- Only a few states and power companies are taking steps to ensure low- and moderate-income communities and communities of color benefit from the transition to electric vehicles, according to a report from the American Council for an Energy-Efficient Economy (ACEEE).
- The study, published last week, examined 36 states where utilities have filed transportation electrification plans, and concluded only six have some form of equity mandate or consideration.
- "Without strong policies in place, you could see a big round of ratepayer-funded charging investments going disproportionately to communities that least need the support," said Peter Huether, ACEEE’s senior research analyst for transportation and author of the study.
President Joe Biden's $2 trillion infrastructure plan calls for investing $174 billion in the EV market, including point of sale vehicle rebates and the installation of a half million chargers by 2030. As the transition to electric transportation begins in earnest, there is growing recognition that the investments must be made with equity and diversity in mind, say experts.
Biden's plan aims to "redress historic inequities and build the future of transportation infrastructure," according to a White House statement, and includes $20 billion for a new program to reconnect neighborhoods that have experienced historic underinvestment.
"As electric vehicles become more ubiquitous, we need a much more proactive effort to ensure that low-income communities and communities of color have access to charging and directly benefit," Huether said. "State legislators and utility regulators need to set equity requirements, and utilities need to engage communities to create programs that serve everyone."
Estimates of the investment needed to electrify the U.S. transportation sector vary widely. AlixPartners expects $50 billion by 2030 for charging networks. The Brattle Group says between $75 billion and $125 billion will be needed to serve 20 million vehicles in the next decade. Boston Consulting Group has said 40 million EVs by 2030 could take $200 billion to supply.
ACEEE's analysis found that since 2012, regulators in 25 states and the District of Columbia have approved almost $2.4 billion in utility charging investments. Of that amount, $2.1 billion have either some focus or prioritization on underserved communities. But the study notes that is because the majority of charging investments from investor-owned utilities has been made in New York and California — two states that have equity mandates.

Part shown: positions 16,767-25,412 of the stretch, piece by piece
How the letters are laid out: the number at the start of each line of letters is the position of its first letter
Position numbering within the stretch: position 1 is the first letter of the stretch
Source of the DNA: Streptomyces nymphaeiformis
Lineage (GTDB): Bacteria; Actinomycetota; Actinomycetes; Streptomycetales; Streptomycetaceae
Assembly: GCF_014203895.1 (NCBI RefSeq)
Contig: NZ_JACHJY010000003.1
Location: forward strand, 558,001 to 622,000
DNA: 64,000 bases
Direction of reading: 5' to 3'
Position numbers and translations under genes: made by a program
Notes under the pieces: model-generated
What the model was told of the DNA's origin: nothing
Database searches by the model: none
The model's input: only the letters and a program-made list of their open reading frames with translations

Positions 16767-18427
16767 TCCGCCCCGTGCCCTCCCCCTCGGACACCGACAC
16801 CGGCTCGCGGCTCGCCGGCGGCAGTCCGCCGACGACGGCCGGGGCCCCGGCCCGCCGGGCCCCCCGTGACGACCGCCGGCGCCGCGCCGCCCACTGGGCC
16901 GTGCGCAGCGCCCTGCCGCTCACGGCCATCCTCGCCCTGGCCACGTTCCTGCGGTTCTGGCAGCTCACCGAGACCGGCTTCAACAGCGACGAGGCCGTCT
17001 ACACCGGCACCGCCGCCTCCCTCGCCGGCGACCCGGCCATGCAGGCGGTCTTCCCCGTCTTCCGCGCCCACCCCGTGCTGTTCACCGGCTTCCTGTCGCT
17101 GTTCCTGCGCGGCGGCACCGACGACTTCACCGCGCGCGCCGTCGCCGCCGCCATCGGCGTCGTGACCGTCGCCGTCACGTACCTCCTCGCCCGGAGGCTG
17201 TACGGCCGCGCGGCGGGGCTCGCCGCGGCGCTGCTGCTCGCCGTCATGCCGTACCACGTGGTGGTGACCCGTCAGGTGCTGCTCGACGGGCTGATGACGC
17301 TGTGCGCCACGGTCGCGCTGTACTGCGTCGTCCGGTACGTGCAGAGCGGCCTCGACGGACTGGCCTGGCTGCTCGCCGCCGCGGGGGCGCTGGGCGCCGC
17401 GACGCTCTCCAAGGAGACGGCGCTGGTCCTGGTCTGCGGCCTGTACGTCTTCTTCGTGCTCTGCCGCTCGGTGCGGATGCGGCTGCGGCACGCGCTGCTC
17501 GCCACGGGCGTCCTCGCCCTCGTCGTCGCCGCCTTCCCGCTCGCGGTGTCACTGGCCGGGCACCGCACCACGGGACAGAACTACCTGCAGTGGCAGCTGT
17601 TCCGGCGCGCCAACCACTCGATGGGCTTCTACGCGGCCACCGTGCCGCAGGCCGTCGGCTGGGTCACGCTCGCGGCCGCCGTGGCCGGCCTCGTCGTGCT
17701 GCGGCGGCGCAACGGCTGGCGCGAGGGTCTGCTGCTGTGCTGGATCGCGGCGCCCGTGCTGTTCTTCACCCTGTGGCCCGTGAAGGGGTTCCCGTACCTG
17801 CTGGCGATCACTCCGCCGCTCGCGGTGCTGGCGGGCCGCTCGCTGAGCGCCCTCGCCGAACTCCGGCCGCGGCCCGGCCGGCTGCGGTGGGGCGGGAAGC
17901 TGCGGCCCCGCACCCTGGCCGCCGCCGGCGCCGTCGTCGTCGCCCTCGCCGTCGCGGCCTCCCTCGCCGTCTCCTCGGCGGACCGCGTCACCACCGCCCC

ACEEE also found only about half of regulator-approved plans examined in the study listed a community engagement effort for these investments.
"Investments could be potentially wasted," the report found, if charging infrastructure "is sited where it is not needed or for uses that do not provide the most benefit for these communities."
Engagement is "a major tool to assess this need," ACEEE said. Also, in-person and virtual engagements "can provide critical information to supplement market-demand evaluations and projections."
There are recent examples of utility transportation plans including a focus on equity. Colorado regulators in January approved Xcel Energy's $110 million plan, with approximately 15% of the program budget directed toward equity-focused programs.
ACEEE's study recommends that utilities preparing to begin EV programs engage with communities to ensure the investments meet the needs and priorities of residents. And it recommends utilities and electric transportation program administrators initiate community engagement in the planning process, to identify problems; set aside funding for underserved communities; use investments to increase clean mobility options in underserved communities; and support the charging of medium- and heavy-duty vehicles operating in environmental justice areas.
"More utilities could be taking advantage of their pilot and early-stage programs to explore different forms of engagement and to rethink how they can build equity into their programming in a deliberate and systematic way," the report concludes.